Ancient Cave Towns of Cappadocia, Turkey

The unique and beautiful region of Cappadocia in Turkey is known for its original rock formations, balloon flights and cave towns where people have lived for millennia. The soft sandstone made it easy for the locals to carve out caves large enough to create their own homes inside. Some of the ancient settlements are located in cliff walls, others in the mountains and some are even composed of a complex network of underground tunnels resembling a termite mound! In this post I'll describe the most spectacular as well as easy to reach ancient cave towns that we visited near Goreme - don't miss them while exploring the region!

 

Goreme town

 

Goreme is unique in the sense that the ancient cave towns where the local communities lived for centuries are still used until this day! Now, you can enjoy your own accommodation (there are some nice and simple options that are very affordable!) inside a cave - the way it has been in Cappadocia for centuries. It's an amazing experience, especially that the views around are out of this world!

Just walking around you can encounter wall paintings and other, abandoned abodes that were used in the past. Not only people live in the caves in Cappadocia - pigeons do too! There are hundreds of pigeon houses also carved out of the various rock formations. Take a look at my full article about the town of Goreme and it's rock columns, caves and valleys nearby.

 

Goreme Open Air Museum

 

Goreme Open Air Museum is located only around 2 km (1.25 miles) from Goreme - you can easily get there walking. It is an "ancient district" of Goreme where all the cave homes and churches had been used by Byzantine Monks and later the area became a pilgrimage site.

Goreme Museum is mainly famous for its beautiful, lavishly decorated with colorful frescoes, temples (especially Karanlik Kilise) which are entirely carved out off the sheer sandstone wall. Besides the churches, I also loved the kitchen, dining room and ordinary houses - all inside the caves. It's amazing to experience something so unique.

The only annoyance about Goreme Open Air Museum is that is has the atmosphere of a museum rather than a real ancient site, due to the high numbers of visitors. If you want to visit less touristic, completely untouched sites similar to this, check my articles the cave towns in neighboring Georgia and Armenia.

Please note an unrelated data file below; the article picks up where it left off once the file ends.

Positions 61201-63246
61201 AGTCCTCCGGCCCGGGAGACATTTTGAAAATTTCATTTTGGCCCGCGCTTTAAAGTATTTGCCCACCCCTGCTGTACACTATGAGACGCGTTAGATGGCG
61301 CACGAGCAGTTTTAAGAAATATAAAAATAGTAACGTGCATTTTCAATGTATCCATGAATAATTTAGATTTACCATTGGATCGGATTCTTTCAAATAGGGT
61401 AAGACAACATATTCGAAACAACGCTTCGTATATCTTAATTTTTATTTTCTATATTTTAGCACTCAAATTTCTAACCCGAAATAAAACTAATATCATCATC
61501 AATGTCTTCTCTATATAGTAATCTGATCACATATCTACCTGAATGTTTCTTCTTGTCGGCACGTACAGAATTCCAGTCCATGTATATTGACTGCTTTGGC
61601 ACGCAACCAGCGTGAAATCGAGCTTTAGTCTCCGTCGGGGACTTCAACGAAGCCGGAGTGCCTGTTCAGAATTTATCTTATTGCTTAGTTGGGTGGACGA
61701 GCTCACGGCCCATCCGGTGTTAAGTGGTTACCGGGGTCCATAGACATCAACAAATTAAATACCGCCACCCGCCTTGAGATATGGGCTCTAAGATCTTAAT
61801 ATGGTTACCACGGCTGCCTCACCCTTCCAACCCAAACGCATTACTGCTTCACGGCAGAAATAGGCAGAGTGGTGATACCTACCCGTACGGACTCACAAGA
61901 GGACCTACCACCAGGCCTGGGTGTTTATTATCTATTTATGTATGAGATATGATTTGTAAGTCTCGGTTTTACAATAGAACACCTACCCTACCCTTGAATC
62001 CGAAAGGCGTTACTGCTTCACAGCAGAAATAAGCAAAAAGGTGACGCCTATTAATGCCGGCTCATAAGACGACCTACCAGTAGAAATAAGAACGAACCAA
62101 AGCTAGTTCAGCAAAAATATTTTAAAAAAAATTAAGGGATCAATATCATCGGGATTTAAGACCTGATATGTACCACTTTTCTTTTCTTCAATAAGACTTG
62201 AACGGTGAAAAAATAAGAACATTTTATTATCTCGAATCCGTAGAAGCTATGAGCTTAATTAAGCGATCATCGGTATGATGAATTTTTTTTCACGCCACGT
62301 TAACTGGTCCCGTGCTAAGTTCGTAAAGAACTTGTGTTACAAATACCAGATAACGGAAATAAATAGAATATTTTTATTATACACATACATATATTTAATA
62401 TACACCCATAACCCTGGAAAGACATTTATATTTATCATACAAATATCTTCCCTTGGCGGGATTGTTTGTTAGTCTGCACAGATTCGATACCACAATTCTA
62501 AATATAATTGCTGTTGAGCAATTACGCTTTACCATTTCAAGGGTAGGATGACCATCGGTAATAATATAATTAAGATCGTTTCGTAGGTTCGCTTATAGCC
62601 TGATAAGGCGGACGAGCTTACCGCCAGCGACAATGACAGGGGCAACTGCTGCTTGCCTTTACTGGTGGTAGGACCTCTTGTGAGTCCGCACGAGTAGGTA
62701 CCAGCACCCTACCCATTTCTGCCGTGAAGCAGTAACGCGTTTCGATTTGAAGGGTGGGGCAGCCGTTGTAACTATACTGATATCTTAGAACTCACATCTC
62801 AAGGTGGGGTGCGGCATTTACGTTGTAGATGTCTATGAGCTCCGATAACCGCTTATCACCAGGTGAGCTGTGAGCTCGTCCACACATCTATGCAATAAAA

The town of Goreme

The town of Goreme

 A room in a cave

A room in a cave

 Goreme Open Air Museum

Goreme Open Air Museum

 Goreme Open Air Museum

Goreme Open Air Museum

 Dining room

Dining room

 A stove

A stove

 Ruins of a church

Ruins of a church

 Another beautifully decorated dining room

Another beautifully decorated dining room

 Frescoes on the wall

Frescoes on the wall

 Karanlik Kilise Church

Karanlik Kilise Church

 

Kaymakli Underground City

 

Kaymakli is located only a 30 min drive south of Goreme. You can get here by taking a tour (there should be plenty tourist offices offering tours to all the cave towns) - they are not too expensive and can save you some time. If you prefer to come to Kaymakli on your own, you can also do it by taking a mini van to Nevsehir and then to Kaymakli - this way you can see this amazing site almost for free!

Kaymakli Underground City (dating back to as early as 8 century BC!) is my favorite of all cave towns in Goreme. This is because the entire city is located underground - all the houses, churches and even wineries are carved out of rock. It was a perfect place to live as well as to hide from invading armies. A complicated network of tunnels connect different chambers and parts of the city. As I've said before it all looks like a termite mound and it's so simply extraordinary to explore the tight passages - mind your head!

 

Guzelyurt and Selime

 

Guzelyurt (90 km/55 miles from Goreme, around 1 h 30 min drive) is located right beside the spectacular Ihlara Valley (which I've described here). To get to Guzelyurt, apart from driving, the easiest way is to take a tour in Goreme. You can also do it by mini buses but you'll have to change multiple times: Goreme - Nevsehir - Aksaray - Guzelyurt.

The main attraction in Guzelyurt is the amazing Selime Monastery which was the place where first Christians settled after fleeing persecutions inflicted by the Romans. The monastery is highly impressive with its massive columns, frescoes and chambers. It also offers great views over the area. Nearby Ihlara Valley boasts over 10 000 homes carved out of rock!

Please not, that unfortunately there is a fee (ranging from 5-10 EUR/7-14 USD) at every cave town.

 

 Map of Kaymakli Underground City

Map of Kaymakli Underground City

 Kaymakli Underground City - stone used to grind grapes for wine

Kaymakli Underground City - stone used to grind grapes for wine

 Winery - grape juice flowed into this container

Winery - grape juice flowed into this container

 Squeezing through the narrow passages

Squeezing through the narrow passages

 Passages of Kaymakli

Passages of Kaymakli

 Kaymakli

Kaymakli

 A deep shaft used for ventilation as well as transporting goods

A deep shaft used for ventilation as well as transporting goods

 Selime Monastery

Selime Monastery

 Narrow passage

Narrow passage

 Selime Monastery

Selime Monastery

 Selime Monastery

Selime Monastery

 Selime Monastery

Selime Monastery

 Selime Monastery

Selime Monastery

 View over Ihlara Valley

View over Ihlara Valley

 View from Selime Monastery

View from Selime Monastery

 

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